CBSO Centre, Birmingham UK
The alto saxophonist Paul Desmond is reported to have said he aimed for the sound of a dry martini. But there has been another alto player dispensing a similar drink over the past 60 years, and his speciality has been dryer still.
It is clear that in 2009 this barman’s hand shakes a bit. The olive might not be quite as plump and round as it once was, and it might be dropped into the glass a little more roughly. That glass itself might have the odd thumb print that hasn’t been wiped clean. But that juniper liquor, some spilled on the bar counter as it is served, still has a unique flavour that, despite its tartness, still intoxicates those who have acquired this particular taste.
I confess I am one of them.
And so Lee Konitz gives us his schtick. Having requested no pictures because the noise will distract from the music (the gig is unamplified) he jokes: “no applause, no applause…” He mimes an 82-year-old’s forgetfulness on noticing he has left a cloth in the bell of his saxophone, then uses that same cloth to muffle and darken the sound later in the concert. He examines the keys of his instrument (looking like the man who turns to frown at the paving stone he has just tripped over) having failed to get an altissimo note. And, having given him a chance for a solo display, he jokes with the young pianist who is his partner in this sole UK gig: “Have you finished, now?” He had started the evening by searching and finding a tune on his alto, then stopping and acknowledging that they couldn’t play that because the pianist didn’t know that song. The tune is Johnny One Note. This is just the kind of comic dig the old curmudgeon loves. And I am sure Tepfer knows him well enough not to take offence.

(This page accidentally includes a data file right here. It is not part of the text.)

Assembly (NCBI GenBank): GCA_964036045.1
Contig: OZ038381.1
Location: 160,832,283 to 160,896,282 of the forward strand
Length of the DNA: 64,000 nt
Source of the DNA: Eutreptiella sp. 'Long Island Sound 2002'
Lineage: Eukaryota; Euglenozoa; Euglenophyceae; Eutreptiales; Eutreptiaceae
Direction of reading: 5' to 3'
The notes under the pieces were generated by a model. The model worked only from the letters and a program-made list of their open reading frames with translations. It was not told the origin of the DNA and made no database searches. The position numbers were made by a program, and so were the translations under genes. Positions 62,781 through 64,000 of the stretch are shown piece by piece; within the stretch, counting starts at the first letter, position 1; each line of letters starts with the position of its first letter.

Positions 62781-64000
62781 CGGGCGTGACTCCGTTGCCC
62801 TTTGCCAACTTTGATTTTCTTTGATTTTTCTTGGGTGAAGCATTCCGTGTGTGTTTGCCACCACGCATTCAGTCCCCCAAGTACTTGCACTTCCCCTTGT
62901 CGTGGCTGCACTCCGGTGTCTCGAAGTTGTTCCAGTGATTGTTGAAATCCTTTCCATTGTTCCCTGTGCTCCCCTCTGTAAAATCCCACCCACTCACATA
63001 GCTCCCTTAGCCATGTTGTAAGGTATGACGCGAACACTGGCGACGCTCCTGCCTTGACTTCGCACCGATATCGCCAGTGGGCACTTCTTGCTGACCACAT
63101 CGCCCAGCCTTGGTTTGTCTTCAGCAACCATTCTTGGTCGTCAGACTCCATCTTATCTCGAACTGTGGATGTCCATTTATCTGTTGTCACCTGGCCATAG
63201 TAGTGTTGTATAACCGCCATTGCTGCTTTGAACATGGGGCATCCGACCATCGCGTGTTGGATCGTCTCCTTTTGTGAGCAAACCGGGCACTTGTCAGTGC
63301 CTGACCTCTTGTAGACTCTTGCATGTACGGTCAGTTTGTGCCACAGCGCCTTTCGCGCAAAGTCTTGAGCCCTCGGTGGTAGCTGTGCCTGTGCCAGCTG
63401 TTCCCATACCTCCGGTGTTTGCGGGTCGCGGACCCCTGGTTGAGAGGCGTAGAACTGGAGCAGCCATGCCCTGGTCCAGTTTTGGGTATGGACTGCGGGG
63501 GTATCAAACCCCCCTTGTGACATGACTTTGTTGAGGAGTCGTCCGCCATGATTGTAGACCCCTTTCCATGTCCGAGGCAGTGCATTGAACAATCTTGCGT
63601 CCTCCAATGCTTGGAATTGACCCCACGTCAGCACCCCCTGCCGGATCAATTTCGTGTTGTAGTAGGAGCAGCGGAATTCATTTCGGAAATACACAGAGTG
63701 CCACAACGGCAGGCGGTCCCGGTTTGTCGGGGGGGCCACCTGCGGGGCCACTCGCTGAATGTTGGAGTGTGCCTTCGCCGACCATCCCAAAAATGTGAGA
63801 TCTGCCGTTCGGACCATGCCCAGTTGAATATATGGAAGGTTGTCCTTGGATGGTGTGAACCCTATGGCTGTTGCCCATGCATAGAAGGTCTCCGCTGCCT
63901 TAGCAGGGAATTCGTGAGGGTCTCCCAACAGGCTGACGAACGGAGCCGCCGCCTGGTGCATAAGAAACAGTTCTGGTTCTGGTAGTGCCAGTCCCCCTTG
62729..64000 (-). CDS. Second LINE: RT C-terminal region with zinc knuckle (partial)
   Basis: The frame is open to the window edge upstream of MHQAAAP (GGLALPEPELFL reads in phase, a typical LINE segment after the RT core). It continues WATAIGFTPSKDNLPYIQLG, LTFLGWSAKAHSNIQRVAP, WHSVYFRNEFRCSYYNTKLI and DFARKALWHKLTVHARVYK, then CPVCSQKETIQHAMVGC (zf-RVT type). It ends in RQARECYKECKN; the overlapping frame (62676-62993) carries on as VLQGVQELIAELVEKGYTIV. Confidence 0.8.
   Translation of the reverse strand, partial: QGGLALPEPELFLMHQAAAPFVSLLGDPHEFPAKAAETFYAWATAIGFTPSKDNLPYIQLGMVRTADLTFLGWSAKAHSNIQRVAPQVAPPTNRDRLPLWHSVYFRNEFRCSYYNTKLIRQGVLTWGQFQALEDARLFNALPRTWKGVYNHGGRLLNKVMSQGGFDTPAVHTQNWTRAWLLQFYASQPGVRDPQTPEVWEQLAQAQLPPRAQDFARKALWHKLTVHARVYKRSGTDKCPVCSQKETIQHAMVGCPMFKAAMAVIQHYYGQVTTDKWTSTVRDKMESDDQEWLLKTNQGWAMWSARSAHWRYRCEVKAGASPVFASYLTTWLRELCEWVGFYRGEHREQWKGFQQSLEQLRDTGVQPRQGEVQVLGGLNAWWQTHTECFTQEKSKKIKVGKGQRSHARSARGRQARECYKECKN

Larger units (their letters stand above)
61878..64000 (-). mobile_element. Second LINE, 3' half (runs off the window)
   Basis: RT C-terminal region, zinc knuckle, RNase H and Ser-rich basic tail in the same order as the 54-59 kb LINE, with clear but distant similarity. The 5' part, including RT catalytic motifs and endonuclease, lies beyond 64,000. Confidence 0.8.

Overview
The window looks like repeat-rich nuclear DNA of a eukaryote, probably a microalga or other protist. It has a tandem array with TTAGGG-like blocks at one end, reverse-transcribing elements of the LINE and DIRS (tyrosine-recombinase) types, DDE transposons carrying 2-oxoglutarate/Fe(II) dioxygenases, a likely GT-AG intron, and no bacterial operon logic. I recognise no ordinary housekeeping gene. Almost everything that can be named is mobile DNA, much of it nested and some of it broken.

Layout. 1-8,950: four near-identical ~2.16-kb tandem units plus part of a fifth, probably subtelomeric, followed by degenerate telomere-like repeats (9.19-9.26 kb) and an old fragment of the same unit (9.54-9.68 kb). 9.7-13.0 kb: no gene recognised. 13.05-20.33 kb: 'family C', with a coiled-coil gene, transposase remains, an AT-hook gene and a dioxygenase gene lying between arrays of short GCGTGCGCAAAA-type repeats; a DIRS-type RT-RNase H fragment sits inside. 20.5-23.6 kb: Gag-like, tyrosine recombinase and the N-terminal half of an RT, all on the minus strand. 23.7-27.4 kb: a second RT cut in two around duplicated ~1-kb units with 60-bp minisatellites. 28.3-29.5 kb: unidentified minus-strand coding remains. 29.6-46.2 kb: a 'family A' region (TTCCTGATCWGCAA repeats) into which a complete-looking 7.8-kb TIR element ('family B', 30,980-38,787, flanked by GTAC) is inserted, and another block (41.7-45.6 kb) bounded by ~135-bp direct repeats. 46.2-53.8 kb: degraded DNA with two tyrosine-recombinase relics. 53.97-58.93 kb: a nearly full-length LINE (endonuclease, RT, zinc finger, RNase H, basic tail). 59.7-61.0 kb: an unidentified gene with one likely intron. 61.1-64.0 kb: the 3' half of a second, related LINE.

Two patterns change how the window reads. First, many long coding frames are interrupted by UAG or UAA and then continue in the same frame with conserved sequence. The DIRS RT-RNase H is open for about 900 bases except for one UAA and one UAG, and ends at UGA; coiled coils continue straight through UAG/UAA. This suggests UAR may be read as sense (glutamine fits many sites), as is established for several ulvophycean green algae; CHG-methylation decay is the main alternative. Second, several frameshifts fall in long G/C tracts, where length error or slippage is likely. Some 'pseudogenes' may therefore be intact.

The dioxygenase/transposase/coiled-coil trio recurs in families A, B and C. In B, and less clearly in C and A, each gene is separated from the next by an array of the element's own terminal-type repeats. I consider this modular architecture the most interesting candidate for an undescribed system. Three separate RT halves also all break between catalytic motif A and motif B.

But he also gives us his art. Despite having written some strong originals down the years and made some forays into free jazz too, it is the great American songbook that increasingly has become his man musical arena. But the fascinating thing he does is bring those other elements into these familiar tunes.
So, last night, we heard Without A Song, Somewhere Over The Rainbow, The Christmas Song (presumably he had caught sight of the decorated tree in the corner of the hall), A Nightingale Sang In Berkley Square, What Is This Thing Called Love?, Skylark, Alone Together, All The Things You Are, Cherokee and Body & Soul. And those are just the ones whose titles I could recall.
Sometimes we had little bits of them, sometimes we seemed to leave them and then return, sometimes I could have sworn I heard a phrase from Subconcious-Lee or some other knotty bebop-grown-cool original. I suppose the visual art equivalent of this would be the collage maker – so, we get the tunes torn up and the scraps fitted together in new and overlapping ways to present something that is at once both familiar and new. And strange. And fascinating.
Tepfer, though young enough to be Konitz’s (even great-) grandson, is an ideal partner, fully up to speed in all the standards and in whatever key Konitz calls, able to add some off-the-wall and unexpected diversions of his own, and able to give a virtuoso display of one of Bach’s Goldberg Variations followed by his own improv on it (“I’ll just go an have a lie-down,” Konitz joked.)
It can’t be lost on Konitz that some might come to see him for nostalgic reasons and because they might feel it’s their last chance. I hope they went away, as I did, happy in the knowledge that, although age may have withered some of the physical technique, his insights into the music and his hard-won wisdom grow deeper. Certainly the spirit is just as strong and even more flavorsome.
Categories: Live review